A STARTLING new documentary about Australia’s devastating Black Summer – available on Amazon Prime Video this Friday – drives home exactly what we have to lose if the Australian Government refuses to urgently cut emissions this decade.
From Academy and Emmy-award winning Australian filmmaker Eva Orner, Burning features Chief Climate Councillor Professor Tim Flannery and Climate Councillor and former Commissioner, Fire and Rescue NSW Greg Mullins.
The film takes a frank and fearless look at the deadly Black Summer bushfires that scorched Australia in 2019-20. More than 450 Australians were killed during Black Summer, either directly by the fires or from the toxic air that covered three of Australia’s major cities for weeks. The fires burnt over 18 million hectares, destroyed 3113 homes and killed 3 billion animals.
Chief Climate Councillor, scientist, author and former Australia of the Year, Professor Tim Flannery, who has just returned from COP26 in Glasgow said: “I implore Prime Minister Scott Morrison to watch this film and listen carefully to the voices of Australians that were holding hoses and experiencing the disaster that was the Black Summer fires first hand.”
The documentary will air in 260 countries. It screened at the COP26 climate conference in Glasgow, wowed critics at the Toronto International Film Festival (TIFF) and was this month awarded the inaugural Sydney Film Festival Sustainable Future Award.
Former Fire Commissioner Greg Mullins, who features in the film, has been fighting fires for 50 years. He battled mega-blazes during Black Summer:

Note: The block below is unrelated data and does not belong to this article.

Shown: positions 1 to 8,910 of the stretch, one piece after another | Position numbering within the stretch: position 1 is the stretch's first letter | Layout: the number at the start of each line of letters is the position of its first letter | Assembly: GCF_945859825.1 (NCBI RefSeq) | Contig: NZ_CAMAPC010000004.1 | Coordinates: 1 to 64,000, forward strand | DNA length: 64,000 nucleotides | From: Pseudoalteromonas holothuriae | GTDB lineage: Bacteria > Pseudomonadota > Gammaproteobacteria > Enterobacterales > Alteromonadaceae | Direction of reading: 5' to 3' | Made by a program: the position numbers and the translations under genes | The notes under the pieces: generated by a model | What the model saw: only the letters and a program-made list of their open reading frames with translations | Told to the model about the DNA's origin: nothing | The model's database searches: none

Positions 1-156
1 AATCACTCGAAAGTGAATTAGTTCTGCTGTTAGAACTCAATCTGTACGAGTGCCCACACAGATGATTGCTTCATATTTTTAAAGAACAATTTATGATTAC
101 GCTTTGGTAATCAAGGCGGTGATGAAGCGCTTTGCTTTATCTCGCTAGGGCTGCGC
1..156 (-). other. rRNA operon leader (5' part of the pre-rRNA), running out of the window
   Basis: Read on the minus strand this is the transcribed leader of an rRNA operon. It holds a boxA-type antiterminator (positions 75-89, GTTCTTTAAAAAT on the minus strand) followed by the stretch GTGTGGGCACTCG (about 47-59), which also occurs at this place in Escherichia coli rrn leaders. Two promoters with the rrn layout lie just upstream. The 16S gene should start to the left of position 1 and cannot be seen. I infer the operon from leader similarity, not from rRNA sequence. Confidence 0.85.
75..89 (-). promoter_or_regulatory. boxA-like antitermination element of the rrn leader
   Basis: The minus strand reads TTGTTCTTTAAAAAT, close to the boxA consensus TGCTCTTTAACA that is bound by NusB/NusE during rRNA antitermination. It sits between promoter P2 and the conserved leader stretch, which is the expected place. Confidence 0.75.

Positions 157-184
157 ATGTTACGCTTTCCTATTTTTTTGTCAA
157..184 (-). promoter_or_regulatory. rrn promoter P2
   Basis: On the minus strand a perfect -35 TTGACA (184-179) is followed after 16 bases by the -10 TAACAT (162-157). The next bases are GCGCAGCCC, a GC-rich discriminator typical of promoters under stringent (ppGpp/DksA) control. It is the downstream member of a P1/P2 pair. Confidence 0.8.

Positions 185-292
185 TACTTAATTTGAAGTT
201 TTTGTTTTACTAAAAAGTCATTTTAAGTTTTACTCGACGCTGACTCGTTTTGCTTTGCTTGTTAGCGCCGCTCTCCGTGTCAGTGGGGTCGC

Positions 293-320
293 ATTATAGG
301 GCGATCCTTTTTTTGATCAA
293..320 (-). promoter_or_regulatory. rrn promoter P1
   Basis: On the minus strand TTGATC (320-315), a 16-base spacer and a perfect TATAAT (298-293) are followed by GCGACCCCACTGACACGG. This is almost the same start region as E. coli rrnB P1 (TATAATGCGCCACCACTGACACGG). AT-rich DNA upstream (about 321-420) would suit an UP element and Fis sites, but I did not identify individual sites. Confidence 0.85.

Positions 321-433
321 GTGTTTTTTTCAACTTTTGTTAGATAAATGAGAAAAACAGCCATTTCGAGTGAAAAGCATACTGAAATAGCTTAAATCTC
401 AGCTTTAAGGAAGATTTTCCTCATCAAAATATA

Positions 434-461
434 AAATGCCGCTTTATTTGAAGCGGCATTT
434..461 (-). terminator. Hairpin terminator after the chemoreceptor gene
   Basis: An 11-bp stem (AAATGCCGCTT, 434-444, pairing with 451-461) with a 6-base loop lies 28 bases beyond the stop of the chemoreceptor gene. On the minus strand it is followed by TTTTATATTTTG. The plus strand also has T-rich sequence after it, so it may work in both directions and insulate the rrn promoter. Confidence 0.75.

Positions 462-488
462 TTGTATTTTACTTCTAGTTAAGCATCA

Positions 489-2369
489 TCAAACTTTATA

“I’ve never seen fires like it and I hope I never will again. Sadly though, we are going to see more Black Summers – and even worse. Despite the extreme danger we face, the federal government refuses to ramp up emissions cuts this decade or to embrace Australia’s incredible renewable potential,” Mr Mullins said.
“Not long after the flames had settled, the COVID-19 pandemic rolled in and the world moved on. But for survivors, firefighters, business owners and mental health workers, the road to recovery was only just beginning. This documentary brings climate change and the horror of that bushfire season back into the spotlight.
The hot, dry conditions that fuelled the Black Summer fires will continue to worsen without substantial, concerted action to rapidly phase out coal, oil and gas.
“Climate action is about creating a future where our children and grandchildren can be safe and prosper. That’s what I hope this film brings home for Australians, and all people who vote, as we head towards a federal election where action on climate change must be the top issue,” Mr Mullins added.
View the trailer for Burning HERE.
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